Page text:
Instead, EPA’s inability to act on this issue appears more based on a combination of federal bureaucracy and politics. When electricity pathways and registrations were first submitted to EPA under the Obama Administration, the Agency took a deliberate and measured approach to all issues under the RFS. Due to market conditions at the time, renewable electricity RIN generation simply does not appear to have been a priority for the Obama Administration. During the Trump Administration, EPA spent considerable time attempting to lower the burdens of the RFS and not necessarily create new avenues for RIN generation. While the Biden Administration should be poised to act given its climate-first energy policy, the current EPA could be falling victim to ongoing bureaucratic hand-wringing and extensive lobbying advocating that only one entity can be picked to be the RIN generator.
When the Consolidated Appropriations Act of 2021 (COVID Omnibus) was passed by Congress and signed by the President in December 2020, the accompanying explanatory statement allocated at least $500,000 to EPA to eliminate the backlog of applications related to generating RINs on electricity from biogas and biomass. The explanatory statement also provided that EPA should act on these registrations and pathways by March 27, 2021. EPA failed to meet this deadline and has yet to approve any electricity RIN generation registrations or pathways.
EPA’s continued failure to act suggests that it may only be prompted to act through the tried and true method of action under the RFS—litigation against the Agency.
Potential for success in legal challenge to EPA’s failure to act
Under the Clean Air Act, of which the RFS is a part, EPA is required to act on registration applications within a reasonable time. Courts have interpreted this to mean EPA must act within weeks and months, not years. Parties may sue EPA to act on such registrations for unreasonable delay, but a notice of intent to sue EPA may be required in advance of such a suit.
A number of electricity RIN generation registrations and pathways have been pending for years even though the RFS regulatory framework already permits the generation of RINs on electricity from biogas and biomass. This alone may be a successful argument in a suit to force EPA action, but when this years-long delay is coupled with the fact that EPA missed the March 2021 target to act as set forth by Congress, the delay is likely to become only more unreasonable in the eyes of a reviewing court. Litigation brought by a trade association is currently pending in the US Court of Appeals for the DC Circuit, but the litigation focuses more broadly on EPA not adopting 2019 RFS volume mandates that include RINs from electricity and is consolidated with a variety of challenges on other issues. Litigation that is focused on specific pending registrations or EPA’s missed deadline would serve to focus the Agency and complement the ongoing, but slow-moving, current action.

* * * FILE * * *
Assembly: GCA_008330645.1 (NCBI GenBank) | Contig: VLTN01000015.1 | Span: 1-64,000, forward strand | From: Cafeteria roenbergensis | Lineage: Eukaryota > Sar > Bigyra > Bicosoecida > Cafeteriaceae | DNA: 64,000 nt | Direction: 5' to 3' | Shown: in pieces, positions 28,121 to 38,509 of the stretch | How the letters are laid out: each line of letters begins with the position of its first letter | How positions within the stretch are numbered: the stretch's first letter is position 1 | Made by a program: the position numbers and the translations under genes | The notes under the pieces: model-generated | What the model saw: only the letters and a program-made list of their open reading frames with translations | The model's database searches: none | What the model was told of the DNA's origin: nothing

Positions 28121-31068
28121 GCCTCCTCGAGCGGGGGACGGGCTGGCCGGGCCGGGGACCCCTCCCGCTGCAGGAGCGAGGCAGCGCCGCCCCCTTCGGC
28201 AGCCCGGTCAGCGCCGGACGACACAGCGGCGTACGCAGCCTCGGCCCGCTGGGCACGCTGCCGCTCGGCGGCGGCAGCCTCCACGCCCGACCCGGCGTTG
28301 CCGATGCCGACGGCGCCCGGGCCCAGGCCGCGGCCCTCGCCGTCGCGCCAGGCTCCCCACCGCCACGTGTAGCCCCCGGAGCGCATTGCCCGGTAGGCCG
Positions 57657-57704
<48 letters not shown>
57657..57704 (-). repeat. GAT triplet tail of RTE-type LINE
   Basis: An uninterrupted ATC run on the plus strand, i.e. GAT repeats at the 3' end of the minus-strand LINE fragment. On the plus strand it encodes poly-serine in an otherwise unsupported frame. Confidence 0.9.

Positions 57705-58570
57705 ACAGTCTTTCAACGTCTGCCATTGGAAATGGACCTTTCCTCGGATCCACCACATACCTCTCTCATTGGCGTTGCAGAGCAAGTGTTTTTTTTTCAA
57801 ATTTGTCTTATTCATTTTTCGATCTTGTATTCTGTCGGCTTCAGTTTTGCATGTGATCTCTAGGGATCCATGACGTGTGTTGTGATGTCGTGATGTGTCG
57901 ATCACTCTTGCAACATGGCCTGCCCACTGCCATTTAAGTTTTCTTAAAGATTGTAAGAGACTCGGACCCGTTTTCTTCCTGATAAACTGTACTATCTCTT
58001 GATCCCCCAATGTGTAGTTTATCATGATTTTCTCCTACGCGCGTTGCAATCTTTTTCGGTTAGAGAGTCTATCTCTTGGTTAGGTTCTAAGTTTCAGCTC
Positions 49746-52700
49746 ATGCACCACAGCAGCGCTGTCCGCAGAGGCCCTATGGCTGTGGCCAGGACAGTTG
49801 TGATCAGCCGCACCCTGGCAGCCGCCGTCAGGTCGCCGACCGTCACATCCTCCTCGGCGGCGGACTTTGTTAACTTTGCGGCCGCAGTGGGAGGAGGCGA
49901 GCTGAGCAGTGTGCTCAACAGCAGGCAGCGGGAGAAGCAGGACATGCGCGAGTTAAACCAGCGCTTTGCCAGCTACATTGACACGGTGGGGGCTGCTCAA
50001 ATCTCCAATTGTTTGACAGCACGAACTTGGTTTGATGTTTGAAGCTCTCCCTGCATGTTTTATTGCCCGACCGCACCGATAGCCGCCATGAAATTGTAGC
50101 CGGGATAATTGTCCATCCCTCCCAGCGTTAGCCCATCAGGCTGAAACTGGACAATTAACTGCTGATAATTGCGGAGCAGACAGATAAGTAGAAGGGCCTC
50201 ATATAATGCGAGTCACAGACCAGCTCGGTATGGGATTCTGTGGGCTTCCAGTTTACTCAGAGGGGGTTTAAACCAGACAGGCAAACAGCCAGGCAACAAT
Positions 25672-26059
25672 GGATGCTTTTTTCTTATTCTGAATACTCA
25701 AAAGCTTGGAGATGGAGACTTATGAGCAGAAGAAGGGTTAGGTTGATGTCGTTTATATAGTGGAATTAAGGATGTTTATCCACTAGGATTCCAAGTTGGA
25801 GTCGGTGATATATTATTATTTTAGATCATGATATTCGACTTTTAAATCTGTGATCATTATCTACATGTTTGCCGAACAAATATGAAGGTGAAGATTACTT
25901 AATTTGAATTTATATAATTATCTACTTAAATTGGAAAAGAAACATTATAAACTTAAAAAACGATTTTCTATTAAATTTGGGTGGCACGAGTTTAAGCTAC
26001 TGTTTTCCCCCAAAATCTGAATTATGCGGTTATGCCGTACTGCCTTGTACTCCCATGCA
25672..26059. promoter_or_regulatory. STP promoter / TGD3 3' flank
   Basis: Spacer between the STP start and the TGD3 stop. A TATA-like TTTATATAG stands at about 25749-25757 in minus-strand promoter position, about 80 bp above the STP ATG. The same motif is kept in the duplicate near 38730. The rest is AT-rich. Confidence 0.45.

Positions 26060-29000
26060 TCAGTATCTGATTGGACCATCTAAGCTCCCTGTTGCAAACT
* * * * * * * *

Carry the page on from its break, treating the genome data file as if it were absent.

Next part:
While it may seem counterintuitive to initiate a lawsuit against a federal agency that will ultimately oversee and regulate your generation of very valuable environmental credits, it is actually quite commonplace for regulated parties to pursue agencies for unreasonably delaying a registration application. The gears of the federal government move slowly, but providing a notice of intent to sue EPA can be an effective method of kick-starting an agency action.